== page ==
Polls suggest this is wildly popular, and the crowd in Rochester on Monday clapped heartily. But the protesters either didn’t believe her or weren’t interested. As she was explaining the benefits, one protester shouted out, “Handout!” and another said, “Socialism.”
They reacted with similar exasperation when Slotkin talked about a new trade bill, which, unlike the prescription drug bill, is likely to pass the Senate and get Trump’s signature.
“Trump’s idea!” one protester shouted.
The Argument Over Impeachment
Eventually, Slotkin turned to impeachment. Back in September, Slotkin was one of seven newly elected Democrats, all with military or national security backgrounds, who wrote a joint Washington Post column suggesting Trump’s dealings with Ukrainian officials might be impeachable but withholding judgment until Congress could investigate.
Since then, hearings by the House Intelligence Committee have produced sworn testimony by several political and career officials that Trump was pressuring Ukraine to investigate former Vice President Joe Biden ― and that it was the chance to cast aspersions a potential 2020 presidential rival, not actual corruption, that mattered to Trump.
On Monday, Slotkin said she considered that evidence along with guidance she found in the nation’s founding documents: “I went back to the Constitution, to The Federalist Papers.” And then, referencing her experience as a former intelligence officer, she said, “I took it seriously and I did what I was trained to do ― I made an objective decision based on the facts.”
The reaction to her explanation was the same as before. She got applause from most of the audience and jeers from the protesters, who broke into chants of “Four more years.”
Deborah Day, one of the Trump supporters shouting at Slotkin, had spoken to HuffPost before the event began. She said that Slotkin had run for office as a moderate only to show herself as a liberal, and Day didn’t think the evidence from the House hearings proved anything.
“If he went to the bathroom the wrong way, I think they would try to impeach him ― that’s the way the Democrats feel,” Day said.
She added that Trump was helping the country and boosting the economy, and she blamed former President Barack Obama for dividing the nation. “It’s just sad we got to this point.”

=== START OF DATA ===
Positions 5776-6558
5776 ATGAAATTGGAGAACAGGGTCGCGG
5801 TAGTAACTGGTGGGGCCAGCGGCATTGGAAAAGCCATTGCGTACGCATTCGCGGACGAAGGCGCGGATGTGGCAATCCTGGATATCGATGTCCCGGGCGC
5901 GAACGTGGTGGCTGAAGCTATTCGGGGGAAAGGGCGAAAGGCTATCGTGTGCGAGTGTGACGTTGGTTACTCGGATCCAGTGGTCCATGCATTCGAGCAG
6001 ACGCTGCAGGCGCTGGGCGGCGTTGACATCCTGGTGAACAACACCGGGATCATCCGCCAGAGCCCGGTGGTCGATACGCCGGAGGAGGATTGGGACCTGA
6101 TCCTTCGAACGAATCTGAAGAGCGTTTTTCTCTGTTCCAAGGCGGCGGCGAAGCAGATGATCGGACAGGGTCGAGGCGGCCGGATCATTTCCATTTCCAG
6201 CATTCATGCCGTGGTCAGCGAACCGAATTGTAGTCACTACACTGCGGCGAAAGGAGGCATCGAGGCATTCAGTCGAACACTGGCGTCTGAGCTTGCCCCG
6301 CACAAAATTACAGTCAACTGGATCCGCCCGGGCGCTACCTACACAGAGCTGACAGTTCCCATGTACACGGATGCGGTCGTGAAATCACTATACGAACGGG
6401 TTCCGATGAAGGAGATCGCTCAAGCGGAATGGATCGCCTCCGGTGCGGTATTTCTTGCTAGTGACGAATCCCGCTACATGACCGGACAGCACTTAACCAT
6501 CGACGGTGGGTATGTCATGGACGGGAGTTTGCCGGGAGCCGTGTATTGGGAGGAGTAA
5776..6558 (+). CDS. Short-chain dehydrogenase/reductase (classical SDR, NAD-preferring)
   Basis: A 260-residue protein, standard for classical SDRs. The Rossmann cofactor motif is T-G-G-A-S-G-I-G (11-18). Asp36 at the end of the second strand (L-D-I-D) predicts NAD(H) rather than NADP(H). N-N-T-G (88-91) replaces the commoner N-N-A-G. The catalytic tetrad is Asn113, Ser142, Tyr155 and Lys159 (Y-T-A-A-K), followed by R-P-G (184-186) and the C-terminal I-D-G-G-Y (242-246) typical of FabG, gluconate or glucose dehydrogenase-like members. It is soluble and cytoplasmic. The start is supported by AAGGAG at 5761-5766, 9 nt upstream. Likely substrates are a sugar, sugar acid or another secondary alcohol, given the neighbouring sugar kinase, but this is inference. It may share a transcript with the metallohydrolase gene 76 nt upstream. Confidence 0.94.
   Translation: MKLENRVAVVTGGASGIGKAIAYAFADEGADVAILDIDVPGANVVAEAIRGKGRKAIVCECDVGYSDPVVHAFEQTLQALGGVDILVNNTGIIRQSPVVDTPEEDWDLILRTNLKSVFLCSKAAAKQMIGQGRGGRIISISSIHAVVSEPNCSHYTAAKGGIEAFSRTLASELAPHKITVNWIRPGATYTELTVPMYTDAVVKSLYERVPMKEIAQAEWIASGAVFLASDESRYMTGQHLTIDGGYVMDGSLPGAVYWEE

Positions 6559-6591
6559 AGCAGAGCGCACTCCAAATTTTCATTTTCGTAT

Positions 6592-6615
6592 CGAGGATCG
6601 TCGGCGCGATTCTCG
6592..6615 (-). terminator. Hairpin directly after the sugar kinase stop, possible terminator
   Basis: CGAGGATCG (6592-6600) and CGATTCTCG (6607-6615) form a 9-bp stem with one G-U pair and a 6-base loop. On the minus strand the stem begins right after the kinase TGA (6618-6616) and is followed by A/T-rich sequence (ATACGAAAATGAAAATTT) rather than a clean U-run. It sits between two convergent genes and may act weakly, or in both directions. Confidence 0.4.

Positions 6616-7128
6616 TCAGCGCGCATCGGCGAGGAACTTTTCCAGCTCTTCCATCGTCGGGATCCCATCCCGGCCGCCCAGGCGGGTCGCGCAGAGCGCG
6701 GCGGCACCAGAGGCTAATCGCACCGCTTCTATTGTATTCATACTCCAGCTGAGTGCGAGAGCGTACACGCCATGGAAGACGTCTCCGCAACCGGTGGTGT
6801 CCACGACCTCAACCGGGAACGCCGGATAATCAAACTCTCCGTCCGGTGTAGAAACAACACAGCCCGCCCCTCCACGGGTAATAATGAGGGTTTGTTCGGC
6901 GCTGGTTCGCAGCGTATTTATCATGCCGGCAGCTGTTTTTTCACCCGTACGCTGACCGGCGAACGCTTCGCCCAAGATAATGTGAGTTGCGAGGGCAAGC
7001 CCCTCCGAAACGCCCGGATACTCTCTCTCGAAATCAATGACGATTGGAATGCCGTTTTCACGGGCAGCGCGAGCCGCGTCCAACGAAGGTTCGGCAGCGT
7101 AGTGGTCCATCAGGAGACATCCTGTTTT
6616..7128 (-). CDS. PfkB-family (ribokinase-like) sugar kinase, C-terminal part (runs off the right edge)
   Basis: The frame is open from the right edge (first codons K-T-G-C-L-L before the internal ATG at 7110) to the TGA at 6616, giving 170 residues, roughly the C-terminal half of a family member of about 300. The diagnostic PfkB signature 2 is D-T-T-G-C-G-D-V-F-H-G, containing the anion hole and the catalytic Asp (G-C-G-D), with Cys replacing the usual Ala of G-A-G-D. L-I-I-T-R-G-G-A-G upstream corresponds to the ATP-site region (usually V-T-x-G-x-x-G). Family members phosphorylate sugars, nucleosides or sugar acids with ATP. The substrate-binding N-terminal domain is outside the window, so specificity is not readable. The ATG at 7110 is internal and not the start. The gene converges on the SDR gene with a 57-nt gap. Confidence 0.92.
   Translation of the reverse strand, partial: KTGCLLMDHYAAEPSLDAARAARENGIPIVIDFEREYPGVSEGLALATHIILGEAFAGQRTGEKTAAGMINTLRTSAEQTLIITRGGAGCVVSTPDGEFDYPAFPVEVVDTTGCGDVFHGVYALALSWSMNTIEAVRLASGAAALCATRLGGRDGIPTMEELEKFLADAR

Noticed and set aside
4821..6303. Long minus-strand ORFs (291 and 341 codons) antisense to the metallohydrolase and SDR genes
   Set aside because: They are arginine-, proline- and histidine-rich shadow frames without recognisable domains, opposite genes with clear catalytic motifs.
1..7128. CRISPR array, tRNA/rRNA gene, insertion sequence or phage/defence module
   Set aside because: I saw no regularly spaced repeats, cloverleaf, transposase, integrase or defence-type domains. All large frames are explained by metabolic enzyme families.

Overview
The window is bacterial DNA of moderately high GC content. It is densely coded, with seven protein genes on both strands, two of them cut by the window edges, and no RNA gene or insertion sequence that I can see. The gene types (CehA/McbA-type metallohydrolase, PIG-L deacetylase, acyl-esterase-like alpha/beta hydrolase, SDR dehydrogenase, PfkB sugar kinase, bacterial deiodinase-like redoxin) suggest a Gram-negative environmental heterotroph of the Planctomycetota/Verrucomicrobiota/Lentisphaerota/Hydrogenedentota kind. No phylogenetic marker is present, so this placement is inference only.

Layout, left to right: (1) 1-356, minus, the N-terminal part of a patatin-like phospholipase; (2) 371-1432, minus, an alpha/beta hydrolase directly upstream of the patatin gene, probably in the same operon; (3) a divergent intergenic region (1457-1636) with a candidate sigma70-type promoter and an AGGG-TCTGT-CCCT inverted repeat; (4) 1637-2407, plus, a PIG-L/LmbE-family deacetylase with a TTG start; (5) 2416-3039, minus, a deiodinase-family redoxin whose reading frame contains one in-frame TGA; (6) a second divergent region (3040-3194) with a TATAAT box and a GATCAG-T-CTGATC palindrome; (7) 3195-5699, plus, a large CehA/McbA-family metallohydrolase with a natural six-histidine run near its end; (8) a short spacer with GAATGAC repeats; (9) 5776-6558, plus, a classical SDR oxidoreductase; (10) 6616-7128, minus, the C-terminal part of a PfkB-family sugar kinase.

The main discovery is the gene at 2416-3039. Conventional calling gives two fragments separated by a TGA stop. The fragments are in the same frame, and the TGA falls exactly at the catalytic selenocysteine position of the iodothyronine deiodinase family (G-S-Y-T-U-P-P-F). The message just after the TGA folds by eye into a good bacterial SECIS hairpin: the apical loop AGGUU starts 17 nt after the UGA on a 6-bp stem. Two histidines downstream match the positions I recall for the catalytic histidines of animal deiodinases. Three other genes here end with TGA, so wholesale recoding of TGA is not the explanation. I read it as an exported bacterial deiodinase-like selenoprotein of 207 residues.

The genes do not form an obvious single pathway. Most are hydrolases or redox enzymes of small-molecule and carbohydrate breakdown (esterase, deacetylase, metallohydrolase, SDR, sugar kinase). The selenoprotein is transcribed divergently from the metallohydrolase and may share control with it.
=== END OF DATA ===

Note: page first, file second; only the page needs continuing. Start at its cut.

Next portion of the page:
Faith In The Voters
After the event, Slotkin told HuffPost that she wasn’t angry or frustrated with the protesters. She noted that, in her 2018 campaign against Bishop, she had criticized him for dodging town halls in order to avoid protests over his health care vote.
“It doesn’t upset me,” Slotkin said. “I mean, it doesn’t make me feel good, but it doesn’t upset me because that’s their right, they have the right to peacefully protest. I have the responsibility to stand in front of my constituents and listen to them.”
Slotkin also said she hoped that even those who disagreed with her would respect the way she arrived at her decision. “I believe in the voters,” Slotkin said. “I believe in their decency.”
That’s something of a gamble in this political environment, though perhaps not a totally crazy one. On the way into the town hall, while some pro- and anti-Trump protesters were arguing outside, two men on opposite sides of the issue walked in.
Robert Bertolin, a retired GM engineer, said he supported impeachment; Russell Stabile, a retired grocery store owner, said he opposed it. But they were smiling as they discussed it and, afterward, Stabile said he wouldn’t hold an impeachment vote against Slotkin.
“I have positive feelings towards her,” he said.
If even some of the voters who oppose impeachment feel the same way, Democrats like Slotkin might just be OK.